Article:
The deficiencies in availability of the opioids and regulatory barriers were described below for each country presented in this paper.
Anguilla does not have injectable morphine
Dominica and Trinidad and Tobago reported to have no Immediate Release oral morphine
Dominica has no codeine and controlled release oral morphine available
Oral release oxycodone is not available in Barbados, Dominica, Jamaica and Trinidad and Tobago.
Oral Methadone isn’t available in Dominica, St Lucia and Jamaica
Transdermal fentanyl isn’t available in Anguilla, St Lucia, Dominica and Trinidad and Tobago
Anguilla reports with the availability of the Immediate Release oral Morphine on the formulary, it was only available occasionally.
Anguilla does not allow outpatient prescribing of opioids.
In Anguilla, family doctors require special authority to prescribe opioids and surgeons are only allowed to prescribe in an emergency.
Anguilla, Jamaica and St Lucia allow nurse prescribing with special permit.
Pharmacists can prescribe opioids with special permit in Anguilla alone.
In Jamaica and Dominican Republic, the limit of the prescription filled for opioids is 10-15 days.
Jamaica, Barbados and Trinidad and Tobago have the use of stigmatizing terminology in the regulations for opioid analgesics.
Jamaica, St Lucia and Trinidad and Tobago allowed Pharmacists to accept emergency prescriptions as well as for the pharmacist to correct technical errors.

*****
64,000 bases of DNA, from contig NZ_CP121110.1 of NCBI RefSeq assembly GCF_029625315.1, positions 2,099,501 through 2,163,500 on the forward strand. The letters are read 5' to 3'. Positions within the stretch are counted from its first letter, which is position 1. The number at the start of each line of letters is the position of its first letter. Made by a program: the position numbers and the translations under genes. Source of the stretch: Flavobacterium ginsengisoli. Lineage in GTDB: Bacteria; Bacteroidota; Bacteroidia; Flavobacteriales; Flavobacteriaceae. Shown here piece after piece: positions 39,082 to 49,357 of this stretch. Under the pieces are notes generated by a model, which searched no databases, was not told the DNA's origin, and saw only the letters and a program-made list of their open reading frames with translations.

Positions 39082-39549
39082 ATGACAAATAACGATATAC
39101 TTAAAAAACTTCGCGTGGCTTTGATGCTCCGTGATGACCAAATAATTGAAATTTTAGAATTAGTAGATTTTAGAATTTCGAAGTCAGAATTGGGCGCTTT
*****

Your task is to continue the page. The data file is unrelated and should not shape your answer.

Anguilla, Dominican Republic, Jamaica and St. Lucia only allow dispensing of opioids from hospital pharmacies.
|Quantitative score: 0.83|
MacPherson et al  2014|
Antigua and Barbuda
St Vincent and the Grenadines
Trinidad and Tobago
To document the availability of Hospice and palliation in the English speaking Caribbean.|
Cross Sectional Survey
n = 10|
(Chief Medical Officers or their designees or presidents of their national medical association were asked to complete the survey from each country). The professions of these executives were not revealed.
Description of hospices or palliative facilities and palliative care specialists amongst certain Caribbean Islands
Trinidad and Tobago has 2 private facilities (hospice or palliative facilities) and 2 palliative care specialists.
St Vincent and the Grenadines has 1 public facility and 3 palliative care specialists.
Jamaica has 1 public and 1 private facility and 2 specialists.
Montserrat has 1 public facility and 1 specialist.
Antigua and Barbuda and Barbados report 1 public facility and no specialist
St Kitts and Nevis report 1 private facility and no specialist.
Grenada and St Lucia report no facilities or specialist.
The author suggested that 4 respondents have some form of home care provision to terminally ill patients. The names of these islands were not provided.
Pain Protocols Antigua, Barbados, St Lucia and Trinidad and Tobago report having “a protocol for pain management, hospice or end of life care”.
Oral Morphine All respondents indicated that oral morphine was medically “available to treat mild or severe pain”
Education on Palliation or Hospice
Author suggested five countries reported one or more “workshops or educational programs on palliative care.” These countries were not identified.